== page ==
Aged to Perfection: San Antonio Spurs Season Preview

Sean BafaroContributor IISeptember 6, 2009

DALLAS - APRIL 25:  Forward Tim Duncan #21 of the San Antonio Spurs in Game Four of the Western Conference Quarterfinals during the 2009 NBA Playoffs at American Airlines Center on April 25, 2009 in Dallas, Texas. NOTE TO USER: User expressly acknowledges and agrees that, by downloading and or using this photograph, User is consenting to the terms and conditions of the Getty Images License Agreement.  (Photo by Ronald Martinez/Getty Images)

2008/2009 Statistics

Record: 54-28; first in Southwest Division, third in Western Conference

Scored 97 points per game.

Allowed 93 points per game.



Richard Jefferson (via trade), Antonio McDyess (via free agency), DeJuan Blair (via draft), Theo Ratliff (via free agency), Jack McClinton (via draft)*, Nando De Colo (via draft)*

*Won’t be with the team in 2009/2010.*



Bruce Bowen (via trade), Kurt Thomas (via trade), Fabricio Oberto (via trade), Drew Gooden (via free agency) Ime Udoka (still a free agent)


Projected Lineup

PG: Tony Parker/George Hill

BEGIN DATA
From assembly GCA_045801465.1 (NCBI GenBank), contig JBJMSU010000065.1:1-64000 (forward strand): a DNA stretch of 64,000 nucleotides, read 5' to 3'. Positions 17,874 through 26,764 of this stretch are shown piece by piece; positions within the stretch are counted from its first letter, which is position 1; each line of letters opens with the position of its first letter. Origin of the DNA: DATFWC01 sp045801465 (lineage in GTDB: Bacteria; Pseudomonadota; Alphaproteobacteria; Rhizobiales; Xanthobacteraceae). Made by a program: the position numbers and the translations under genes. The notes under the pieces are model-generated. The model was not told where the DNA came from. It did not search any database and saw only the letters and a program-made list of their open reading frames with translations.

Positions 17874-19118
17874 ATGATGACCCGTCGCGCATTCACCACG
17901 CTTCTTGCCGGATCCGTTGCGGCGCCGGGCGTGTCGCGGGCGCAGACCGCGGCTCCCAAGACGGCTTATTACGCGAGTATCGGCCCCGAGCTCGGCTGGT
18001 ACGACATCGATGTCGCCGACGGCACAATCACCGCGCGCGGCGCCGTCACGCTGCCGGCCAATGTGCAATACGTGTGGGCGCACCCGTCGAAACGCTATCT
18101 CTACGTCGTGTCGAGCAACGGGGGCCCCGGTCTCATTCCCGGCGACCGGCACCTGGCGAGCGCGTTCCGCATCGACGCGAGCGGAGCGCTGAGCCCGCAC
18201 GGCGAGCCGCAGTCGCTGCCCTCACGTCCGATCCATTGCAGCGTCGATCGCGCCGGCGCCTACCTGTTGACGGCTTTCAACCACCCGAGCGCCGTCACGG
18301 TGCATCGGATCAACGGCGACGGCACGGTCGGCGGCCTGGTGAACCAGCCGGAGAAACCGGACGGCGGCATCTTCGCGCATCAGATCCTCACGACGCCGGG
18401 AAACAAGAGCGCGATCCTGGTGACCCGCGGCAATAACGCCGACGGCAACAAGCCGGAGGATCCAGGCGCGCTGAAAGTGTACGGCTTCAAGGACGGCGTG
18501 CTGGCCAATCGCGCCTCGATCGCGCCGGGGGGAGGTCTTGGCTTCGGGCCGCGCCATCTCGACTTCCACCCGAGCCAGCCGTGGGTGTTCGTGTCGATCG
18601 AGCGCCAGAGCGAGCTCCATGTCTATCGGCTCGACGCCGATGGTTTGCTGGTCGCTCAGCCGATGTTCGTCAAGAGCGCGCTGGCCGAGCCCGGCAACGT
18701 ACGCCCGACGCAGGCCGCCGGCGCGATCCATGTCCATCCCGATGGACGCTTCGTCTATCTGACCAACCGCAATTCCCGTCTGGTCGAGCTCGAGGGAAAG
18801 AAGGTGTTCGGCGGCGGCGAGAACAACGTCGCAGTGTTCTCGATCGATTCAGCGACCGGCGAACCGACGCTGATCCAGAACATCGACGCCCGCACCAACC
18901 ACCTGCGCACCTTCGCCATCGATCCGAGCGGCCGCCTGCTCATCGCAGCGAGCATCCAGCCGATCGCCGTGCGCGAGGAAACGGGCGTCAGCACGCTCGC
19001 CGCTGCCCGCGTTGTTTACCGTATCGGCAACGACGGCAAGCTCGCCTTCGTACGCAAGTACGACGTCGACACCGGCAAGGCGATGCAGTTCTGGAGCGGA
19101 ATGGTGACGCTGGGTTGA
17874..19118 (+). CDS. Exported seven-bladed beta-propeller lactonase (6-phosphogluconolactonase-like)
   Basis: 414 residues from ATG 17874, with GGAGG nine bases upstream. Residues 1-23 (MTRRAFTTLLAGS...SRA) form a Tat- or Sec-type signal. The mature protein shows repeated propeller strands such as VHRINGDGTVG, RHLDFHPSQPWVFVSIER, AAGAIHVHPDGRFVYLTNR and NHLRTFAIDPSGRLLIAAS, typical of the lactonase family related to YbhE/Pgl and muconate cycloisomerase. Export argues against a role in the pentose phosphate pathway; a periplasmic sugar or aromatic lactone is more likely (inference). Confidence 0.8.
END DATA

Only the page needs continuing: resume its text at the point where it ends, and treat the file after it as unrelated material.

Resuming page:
SG: Roger Mason Jr/Manu Ginobili/Marcus Williams

SF: Richard Jefferson/Michael Finley/Malik Hairston

PF: Antonio McDyess/DeJuan Blair/Marcus Haislip

C: Tim Duncan/Theo Ratliff/Matt Bonner/Ian Mahinmi



The San Antonio Spurs finished last season with yet another division title and 50-win season, looking poised to go on another championship run.

However, they hobbled into the playoffs with injuries to franchise power forward Tim Duncan (knee) as well as star sixth man Manu Ginobili (ankle).

As a result of injuries to two of their "Big Three," the Spurs were upset in five games by the Dallas Mavericks in the first round of the playoffs. This loss marked the earliest exit for the Spurs since the 2000 season.

Knowing that their health was of the utmost importance for the success of the Spurs franchise, both Duncan and Ginobili decided to take an extended break from basketball this summer in order to ensure their health heading into the 2009-10 season.

Duncan has just started to begin his normal preseason workouts—workouts that he usually begins in early August. Ginobili has limited his summer activities to a treadmill and some walks.

After the Spurs were eliminated from the playoffs last season, they realized that they lacked the necessary secondary scoring and relied too heavily upon their "Big Three" of Duncan, Ginobili, and point guard Tony Parker.